Near-record catastrophe losses in the first half of the year have prompted a rethink around Liberty Mutual Insurance’s gross writing strategy and pricing, but not its reinsurance, according to the insurance giant’s chief financial officer.
“As always, we will evaluate what we think are the most effective structures and what’s available in the market, both in terms of capacity and pricing,” Liberty Mutual CFO Chris Peirce told analysts during Liberty Mutual’s Q2 2023 results presentation late last week.
“But at this point, we’re not seeing any activity that’s causing us to rethink the effectiveness of our reinsurance structures.”
Liberty Mutual Holdings saw its Q2 net loss swell to $585 million compared to $343 million in the same period last year. Catastrophe losses, particularly from severe wind and hail events in Oklahoma, Texas, and Colorado, more than doubled to $2.27 billion from $1.1 billion.
The combined ratio for Q2 2023 sat at 109.4%, an increase of 3.8 points compared to Q2 2022.
More reinsurance isn’t the answer to elevated cat activity, Peirce stressed.
“I don’t think reinsurance is the solution, and I can tell you, the reinsurers don’t think so either,” he said.
“If you tried to solve it that way, it will end up being very expensive and not the right answer. That’s something we must address through gross underwriting, including pricing and underwriting actions.
Aside from cat losses, “challenging macro trends” from last year that carried over into 2023 also adversely impacted the property & casualty insurer’s performance.
“We're actively navigating the prolonged loss cost pressures through rate actions, tightened underwriting and reduced media spend to slow new policy growth in our most profit challenged markets,” said Hamid Mirza, president of global retail markets (GRM), which encompasses Liberty Mutual’s personal and small commercial business.
“However, historically severe catastrophes have presented additional challenges to our profitability in the second quarter. Our singular focus is to restore profitability over the second half of the year and heading into 2024.”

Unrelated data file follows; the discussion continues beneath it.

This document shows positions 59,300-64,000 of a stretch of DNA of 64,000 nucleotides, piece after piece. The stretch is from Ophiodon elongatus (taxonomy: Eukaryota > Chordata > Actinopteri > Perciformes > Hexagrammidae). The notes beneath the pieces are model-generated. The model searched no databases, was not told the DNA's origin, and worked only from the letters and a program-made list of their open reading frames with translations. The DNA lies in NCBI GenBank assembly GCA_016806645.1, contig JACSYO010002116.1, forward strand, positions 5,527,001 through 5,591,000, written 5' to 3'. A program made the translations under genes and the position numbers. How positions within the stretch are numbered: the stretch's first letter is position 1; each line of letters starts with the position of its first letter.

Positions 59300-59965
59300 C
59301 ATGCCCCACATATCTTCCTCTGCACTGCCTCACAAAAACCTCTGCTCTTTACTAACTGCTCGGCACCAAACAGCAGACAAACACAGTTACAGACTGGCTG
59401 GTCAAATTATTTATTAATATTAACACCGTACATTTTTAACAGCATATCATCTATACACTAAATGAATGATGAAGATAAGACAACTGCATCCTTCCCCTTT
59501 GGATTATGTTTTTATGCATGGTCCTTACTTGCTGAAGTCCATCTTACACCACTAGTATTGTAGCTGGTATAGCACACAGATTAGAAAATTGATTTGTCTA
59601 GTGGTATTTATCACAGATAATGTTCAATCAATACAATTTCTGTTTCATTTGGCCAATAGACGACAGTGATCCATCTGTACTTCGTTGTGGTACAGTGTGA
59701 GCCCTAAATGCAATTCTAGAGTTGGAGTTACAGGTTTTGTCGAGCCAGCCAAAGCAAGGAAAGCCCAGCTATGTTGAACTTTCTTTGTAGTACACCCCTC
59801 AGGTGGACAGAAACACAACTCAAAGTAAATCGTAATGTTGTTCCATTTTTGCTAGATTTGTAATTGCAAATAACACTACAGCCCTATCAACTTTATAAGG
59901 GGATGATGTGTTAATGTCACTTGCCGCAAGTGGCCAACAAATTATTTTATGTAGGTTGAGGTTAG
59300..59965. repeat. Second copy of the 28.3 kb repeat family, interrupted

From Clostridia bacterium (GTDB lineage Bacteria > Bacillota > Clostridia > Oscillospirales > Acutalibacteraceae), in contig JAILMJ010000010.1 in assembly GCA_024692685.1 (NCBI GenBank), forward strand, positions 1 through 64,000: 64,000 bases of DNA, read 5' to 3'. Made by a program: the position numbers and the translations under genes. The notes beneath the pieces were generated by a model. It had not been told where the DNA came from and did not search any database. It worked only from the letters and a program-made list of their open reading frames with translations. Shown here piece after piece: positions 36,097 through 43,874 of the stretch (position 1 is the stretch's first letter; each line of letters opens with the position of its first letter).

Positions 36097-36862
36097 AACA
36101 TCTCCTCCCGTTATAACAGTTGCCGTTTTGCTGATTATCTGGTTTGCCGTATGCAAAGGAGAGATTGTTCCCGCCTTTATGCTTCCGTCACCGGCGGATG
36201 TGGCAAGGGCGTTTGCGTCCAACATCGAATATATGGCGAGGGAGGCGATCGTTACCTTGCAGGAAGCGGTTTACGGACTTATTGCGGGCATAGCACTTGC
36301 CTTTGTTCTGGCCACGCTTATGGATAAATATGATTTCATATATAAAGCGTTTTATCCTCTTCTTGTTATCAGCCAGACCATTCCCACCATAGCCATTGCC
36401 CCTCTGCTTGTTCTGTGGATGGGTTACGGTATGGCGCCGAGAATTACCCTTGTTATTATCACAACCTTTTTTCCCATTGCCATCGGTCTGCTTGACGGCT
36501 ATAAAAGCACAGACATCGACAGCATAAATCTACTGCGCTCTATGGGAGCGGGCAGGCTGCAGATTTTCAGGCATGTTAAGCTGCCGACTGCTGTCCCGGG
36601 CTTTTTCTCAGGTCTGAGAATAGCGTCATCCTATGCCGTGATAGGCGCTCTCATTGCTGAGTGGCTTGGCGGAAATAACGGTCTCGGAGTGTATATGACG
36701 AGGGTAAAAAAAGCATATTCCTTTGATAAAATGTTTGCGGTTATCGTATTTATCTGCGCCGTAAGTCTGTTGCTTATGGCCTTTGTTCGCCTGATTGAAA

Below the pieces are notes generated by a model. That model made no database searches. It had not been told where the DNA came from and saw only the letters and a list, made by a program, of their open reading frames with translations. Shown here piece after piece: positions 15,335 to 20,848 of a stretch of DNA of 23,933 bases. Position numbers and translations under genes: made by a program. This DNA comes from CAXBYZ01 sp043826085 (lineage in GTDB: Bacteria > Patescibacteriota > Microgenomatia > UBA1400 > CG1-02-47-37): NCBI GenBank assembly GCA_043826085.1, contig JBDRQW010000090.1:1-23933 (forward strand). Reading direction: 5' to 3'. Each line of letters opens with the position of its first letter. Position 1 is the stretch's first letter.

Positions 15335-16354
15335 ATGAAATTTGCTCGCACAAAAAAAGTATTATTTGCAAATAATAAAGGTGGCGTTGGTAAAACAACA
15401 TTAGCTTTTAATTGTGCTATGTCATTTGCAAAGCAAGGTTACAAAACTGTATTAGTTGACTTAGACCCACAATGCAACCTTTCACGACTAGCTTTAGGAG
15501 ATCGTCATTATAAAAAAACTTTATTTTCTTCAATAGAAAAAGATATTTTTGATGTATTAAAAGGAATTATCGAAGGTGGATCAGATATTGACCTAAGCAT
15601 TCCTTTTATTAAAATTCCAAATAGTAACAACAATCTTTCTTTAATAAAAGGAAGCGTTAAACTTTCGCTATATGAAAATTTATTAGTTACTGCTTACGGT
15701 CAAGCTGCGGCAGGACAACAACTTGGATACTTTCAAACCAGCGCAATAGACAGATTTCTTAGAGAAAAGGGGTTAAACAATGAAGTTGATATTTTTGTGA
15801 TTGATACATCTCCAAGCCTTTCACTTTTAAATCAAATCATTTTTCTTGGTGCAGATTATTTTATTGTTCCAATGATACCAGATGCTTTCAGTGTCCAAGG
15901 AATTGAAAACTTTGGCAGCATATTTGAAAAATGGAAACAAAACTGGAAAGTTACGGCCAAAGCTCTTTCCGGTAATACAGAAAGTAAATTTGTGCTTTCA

GRM’s combined ratio in the quarter was 113.9%, up 4.6 points from the prior year quarter.
Additionally, continued monetary inflation and legal system abuse also contributed to pressures, according to Liberty Mutual president and CEO Tim Sweeney. The CEO said Liberty Mutual would seek to achieve “the necessary rate” to combat elevated loss trends.
“Inflationary pressures, particularly in personal auto and property, have not eased to the degree we anticipated, emphasizing the need to be more selective in our underwriting,” he said.
Last month, Liberty Mutual Insurance announced it would discontinue its business owner policies in California beginning in the fall, and would now renew current policies after December.
Sweeney addressed several recent actions by Liberty Mutual to drive up profitability following a comprehensive review of its operations.
Liberty Mutual’s GRM US segment is set to become a standalone business called US retail markets. The new unit will be led by Mirza.
The restructuring led to around 370 jobs being cut across the US, effective as of September.
US retail markets will be exclusively focused on personal and small commercial lines in the US, “sharpening our focus on our most important, mature market,” Sweeney added.
At the same time, Liberty Mutual is also homing in on Asia Pacific as a “key region poised for strong profitable growth.” The company is moving its GRM east operations into its global risk solutions (GRS) division and renaming it Asia retail markets.
“This realignment will allow us to combine and leverage our strongest enterprise capabilities to drive success in that region,” said Sweeney. “I'm excited for the future and believe that these operational changes will position us for sustainable success.”
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